Figure 2 illustrates the HDFS process of sending heartbeat messages.
Figure 2. The HDFS heartbeat process
Data block rebalancing
HDFS data blocks might not always be placed uniformly across data nodes,
meaning that the used space for one or more data nodes can be
underutilized. Therefore, HDFS supports rebalancing data blocks using
various models. One model might move data blocks from one data node to
another automatically if the free space on a data node falls too low.
Another model might dynamically create additional replicas and rebalance
other data blocks in a cluster if a sudden increase in demand for a given
file occurs. HDFS also provides the
balance command for manual rebalancing tasks.
One common reason to rebalance is the addition of new data nodes to a cluster. When placing new blocks, name nodes consider various parameters before choosing the data nodes to receive them. Some of the considerations are:
- Block-replica writing policies
- Prevention of data loss due to installation or rack failure
- Reduction of cross-installation network I/O
- Uniform data spread across data nodes in a cluster
The cluster-rebalancing feature of HDFS is just one mechanism it uses to sustain the integrity of its data. Other mechanisms are discussed next.
HDFS goes to great lengths to ensure the integrity of data across clusters. It uses checksum validation on the contents of HDFS files by storing computed checksums in separate, hidden files in the same namespace as the actual data. When a client retrieves file data, it can verify that the data received matches the checksum stored in the associated file.
The HDFS namespace is stored using a transaction log kept by each name node. The file system namespace, along with file block mappings and file system properties, is stored in a file called FsImage. When a name node is initialized, it reads the FsImage file along with other files, and applies the transactions and state information found in these files.
Synchronous metadata updating
A name node uses a log file known as the EditLog to persistently record every transaction that occurs to HDFS file system metadata. If the EditLog or FsImage files become corrupted, the HDFS instance to which they belong ceases to function. Therefore, a name node supports multiple copies of the FsImage and EditLog files. With multiple copies of these files in place, any change to either file propagates synchronously to all of the copies. When a name node restarts, it uses the latest consistent version of FsImage and EditLog to initialize itself.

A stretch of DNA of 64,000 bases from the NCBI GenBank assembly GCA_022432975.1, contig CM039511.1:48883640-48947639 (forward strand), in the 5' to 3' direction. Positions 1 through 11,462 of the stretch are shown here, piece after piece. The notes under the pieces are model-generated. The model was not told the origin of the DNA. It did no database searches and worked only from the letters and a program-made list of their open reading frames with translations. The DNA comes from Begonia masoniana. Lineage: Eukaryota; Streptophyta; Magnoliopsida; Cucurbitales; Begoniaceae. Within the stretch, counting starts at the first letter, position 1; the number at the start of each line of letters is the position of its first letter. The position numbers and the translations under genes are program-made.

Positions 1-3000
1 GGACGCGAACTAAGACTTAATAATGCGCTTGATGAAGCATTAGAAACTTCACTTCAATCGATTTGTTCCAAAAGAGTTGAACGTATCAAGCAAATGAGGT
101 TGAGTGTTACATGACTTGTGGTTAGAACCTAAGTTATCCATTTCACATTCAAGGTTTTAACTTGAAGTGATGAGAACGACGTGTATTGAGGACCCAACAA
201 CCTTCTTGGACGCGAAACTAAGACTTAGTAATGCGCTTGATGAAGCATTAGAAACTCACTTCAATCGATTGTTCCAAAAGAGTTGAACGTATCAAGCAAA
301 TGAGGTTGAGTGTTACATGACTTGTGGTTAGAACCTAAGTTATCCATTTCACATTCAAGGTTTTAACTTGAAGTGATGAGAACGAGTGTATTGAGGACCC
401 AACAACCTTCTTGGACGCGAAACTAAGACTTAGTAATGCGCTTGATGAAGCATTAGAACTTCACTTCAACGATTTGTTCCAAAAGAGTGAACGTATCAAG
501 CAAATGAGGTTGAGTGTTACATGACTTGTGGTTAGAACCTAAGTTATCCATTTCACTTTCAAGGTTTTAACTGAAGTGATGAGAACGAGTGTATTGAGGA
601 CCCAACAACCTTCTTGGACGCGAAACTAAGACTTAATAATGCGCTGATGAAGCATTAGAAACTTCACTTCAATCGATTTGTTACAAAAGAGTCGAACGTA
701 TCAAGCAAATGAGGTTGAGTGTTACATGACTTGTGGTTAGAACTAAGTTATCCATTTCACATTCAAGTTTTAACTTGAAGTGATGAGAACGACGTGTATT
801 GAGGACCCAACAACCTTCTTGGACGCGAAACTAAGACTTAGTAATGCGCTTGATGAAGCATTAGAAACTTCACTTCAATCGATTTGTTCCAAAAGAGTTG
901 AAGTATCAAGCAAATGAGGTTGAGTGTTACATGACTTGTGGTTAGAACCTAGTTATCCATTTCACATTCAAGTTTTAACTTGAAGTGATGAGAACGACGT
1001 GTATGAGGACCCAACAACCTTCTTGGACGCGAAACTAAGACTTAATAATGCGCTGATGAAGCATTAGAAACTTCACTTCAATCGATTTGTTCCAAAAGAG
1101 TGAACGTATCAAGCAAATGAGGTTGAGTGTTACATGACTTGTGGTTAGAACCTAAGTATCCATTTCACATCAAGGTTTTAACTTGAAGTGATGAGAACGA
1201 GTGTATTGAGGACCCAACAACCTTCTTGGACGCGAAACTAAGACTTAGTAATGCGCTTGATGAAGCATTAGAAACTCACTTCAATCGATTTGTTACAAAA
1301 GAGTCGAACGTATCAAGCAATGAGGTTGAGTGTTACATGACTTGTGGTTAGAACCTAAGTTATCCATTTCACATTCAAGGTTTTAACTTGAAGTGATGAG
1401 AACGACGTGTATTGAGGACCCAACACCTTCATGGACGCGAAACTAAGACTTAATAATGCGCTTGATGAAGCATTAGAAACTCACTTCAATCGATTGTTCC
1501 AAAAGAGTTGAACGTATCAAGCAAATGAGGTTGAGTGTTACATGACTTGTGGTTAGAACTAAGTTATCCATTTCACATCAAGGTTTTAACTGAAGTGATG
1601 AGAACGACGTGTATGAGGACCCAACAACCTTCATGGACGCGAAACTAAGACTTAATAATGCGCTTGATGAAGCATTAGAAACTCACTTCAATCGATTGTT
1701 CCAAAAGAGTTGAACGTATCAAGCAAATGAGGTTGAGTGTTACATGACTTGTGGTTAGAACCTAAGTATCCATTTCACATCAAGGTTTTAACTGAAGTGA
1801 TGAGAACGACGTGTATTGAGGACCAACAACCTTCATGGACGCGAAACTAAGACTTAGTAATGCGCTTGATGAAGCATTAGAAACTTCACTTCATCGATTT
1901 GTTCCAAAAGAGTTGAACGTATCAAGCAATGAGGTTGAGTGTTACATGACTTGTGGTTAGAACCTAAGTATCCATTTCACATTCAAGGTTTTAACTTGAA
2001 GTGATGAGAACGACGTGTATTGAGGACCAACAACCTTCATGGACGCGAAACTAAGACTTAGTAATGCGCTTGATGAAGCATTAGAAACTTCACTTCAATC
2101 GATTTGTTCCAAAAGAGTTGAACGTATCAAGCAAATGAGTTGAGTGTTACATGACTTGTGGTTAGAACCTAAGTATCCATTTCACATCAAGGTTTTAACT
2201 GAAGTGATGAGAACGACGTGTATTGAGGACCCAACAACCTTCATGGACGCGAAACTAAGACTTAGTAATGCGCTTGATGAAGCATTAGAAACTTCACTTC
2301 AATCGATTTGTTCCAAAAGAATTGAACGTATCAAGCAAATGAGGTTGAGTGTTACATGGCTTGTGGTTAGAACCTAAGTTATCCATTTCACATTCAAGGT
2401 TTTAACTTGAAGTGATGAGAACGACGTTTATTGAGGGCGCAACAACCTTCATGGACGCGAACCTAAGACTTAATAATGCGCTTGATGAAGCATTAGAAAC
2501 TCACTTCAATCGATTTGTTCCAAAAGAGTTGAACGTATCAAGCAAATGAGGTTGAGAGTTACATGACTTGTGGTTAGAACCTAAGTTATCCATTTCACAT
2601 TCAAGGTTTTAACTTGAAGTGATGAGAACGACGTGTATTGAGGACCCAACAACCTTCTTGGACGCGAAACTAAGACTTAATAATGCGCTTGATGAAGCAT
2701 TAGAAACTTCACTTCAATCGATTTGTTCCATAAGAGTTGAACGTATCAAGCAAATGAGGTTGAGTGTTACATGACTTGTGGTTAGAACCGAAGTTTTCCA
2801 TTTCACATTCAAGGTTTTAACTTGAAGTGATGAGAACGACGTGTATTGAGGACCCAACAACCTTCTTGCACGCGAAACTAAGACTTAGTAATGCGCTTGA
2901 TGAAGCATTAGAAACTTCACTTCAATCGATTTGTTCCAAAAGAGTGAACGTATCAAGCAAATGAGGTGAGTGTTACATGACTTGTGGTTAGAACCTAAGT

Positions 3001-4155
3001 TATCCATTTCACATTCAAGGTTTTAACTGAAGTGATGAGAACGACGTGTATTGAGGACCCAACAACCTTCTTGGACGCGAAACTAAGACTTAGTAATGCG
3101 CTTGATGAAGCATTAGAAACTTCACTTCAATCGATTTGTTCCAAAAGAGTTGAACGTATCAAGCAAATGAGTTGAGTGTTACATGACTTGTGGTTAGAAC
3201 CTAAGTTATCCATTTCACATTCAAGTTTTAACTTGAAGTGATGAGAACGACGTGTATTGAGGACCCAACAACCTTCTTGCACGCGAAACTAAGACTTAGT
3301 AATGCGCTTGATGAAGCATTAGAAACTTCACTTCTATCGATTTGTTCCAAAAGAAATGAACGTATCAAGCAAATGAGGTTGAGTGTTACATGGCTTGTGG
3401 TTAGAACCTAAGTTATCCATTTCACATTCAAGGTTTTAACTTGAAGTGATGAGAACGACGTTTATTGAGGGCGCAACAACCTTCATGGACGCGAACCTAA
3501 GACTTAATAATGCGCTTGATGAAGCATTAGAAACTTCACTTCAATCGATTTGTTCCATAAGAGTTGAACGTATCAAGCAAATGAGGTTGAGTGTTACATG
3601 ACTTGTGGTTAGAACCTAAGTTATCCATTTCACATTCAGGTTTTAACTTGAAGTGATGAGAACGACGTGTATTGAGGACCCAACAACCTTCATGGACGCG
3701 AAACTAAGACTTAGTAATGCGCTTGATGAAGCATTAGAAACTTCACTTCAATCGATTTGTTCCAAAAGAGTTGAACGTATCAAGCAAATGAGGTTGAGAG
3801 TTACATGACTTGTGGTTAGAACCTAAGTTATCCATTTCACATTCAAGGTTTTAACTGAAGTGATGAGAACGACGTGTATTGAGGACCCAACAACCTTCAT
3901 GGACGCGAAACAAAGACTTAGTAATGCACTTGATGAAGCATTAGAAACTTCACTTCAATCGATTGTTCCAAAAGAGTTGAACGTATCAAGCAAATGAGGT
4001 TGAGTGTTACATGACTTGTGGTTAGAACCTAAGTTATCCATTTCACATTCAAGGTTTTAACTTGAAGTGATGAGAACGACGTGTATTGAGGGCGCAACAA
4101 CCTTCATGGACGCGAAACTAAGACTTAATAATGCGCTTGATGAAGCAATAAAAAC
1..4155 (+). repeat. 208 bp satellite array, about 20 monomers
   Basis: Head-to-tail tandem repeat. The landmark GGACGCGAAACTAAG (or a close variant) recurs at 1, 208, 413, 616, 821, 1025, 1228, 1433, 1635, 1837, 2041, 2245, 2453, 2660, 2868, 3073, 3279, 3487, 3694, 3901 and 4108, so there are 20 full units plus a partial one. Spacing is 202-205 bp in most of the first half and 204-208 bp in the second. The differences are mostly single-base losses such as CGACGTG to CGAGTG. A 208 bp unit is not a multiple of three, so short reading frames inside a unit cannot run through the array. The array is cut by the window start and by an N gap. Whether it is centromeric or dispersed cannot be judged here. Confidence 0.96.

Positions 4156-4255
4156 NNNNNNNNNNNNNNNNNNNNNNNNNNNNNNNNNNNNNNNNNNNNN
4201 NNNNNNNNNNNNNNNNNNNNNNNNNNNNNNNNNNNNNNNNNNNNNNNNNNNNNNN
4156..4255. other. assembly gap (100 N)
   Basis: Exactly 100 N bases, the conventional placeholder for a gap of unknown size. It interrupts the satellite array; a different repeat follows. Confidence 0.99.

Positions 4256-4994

HDFS permissions for users, files, and directories
HDFS implements a permissions model for files and directories that has a lot in common with the Portable Operating System Interface (POSIX) model; for example, every file and directory is associated with an owner and a group. The HDFS permissions model supports read (r), write (w), and execute (x). Because there is no concept of file execution within HDFS, the x permission takes on a different meaning. Simply put, the x attribute indicates permission for accessing a child directory of a given parent directory. The owner of a file or directory is the identity of the client process that created it. The group is the group of the parent directory.
HDFS was originally planned to support snapshots that can be used to roll back a corrupted HDFS instance to a previous state. However, HDFS support for snapshots has been tabled for the time being.
Hadoop is an Apache Software Foundation distributed file system and data management project with goals for storing and managing large amounts of data. Hadoop uses a storage system called HDFS to connect commodity personal computers, known as nodes, contained within clusters over which data blocks are distributed. You can access and store the data blocks as one seamless file system using the MapReduce processing model.
HDFS shares many common features with other distributed file systems while supporting some important differences. One significant difference is HDFS's write-once-read-many model that relaxes concurrency control requirements, simplifies data coherency, and enables high-throughput access.
In order to provide an optimized data-access model, HDFS is designed to locate processing logic near the data rather than locating data near the application space.
- The Hadoop wiki provides community input related to Hadoop and HDFS.
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- Find free courses on Hadoop fundamentals, stream computing, text analytics, and more at Big Data University.
- The Hadoop API site documents the Java classes and interfaces that are used to program to Hadoop and HDFS.
- Wikipedia's MapReduce page is a great place to begin your research into the MapReduce framework.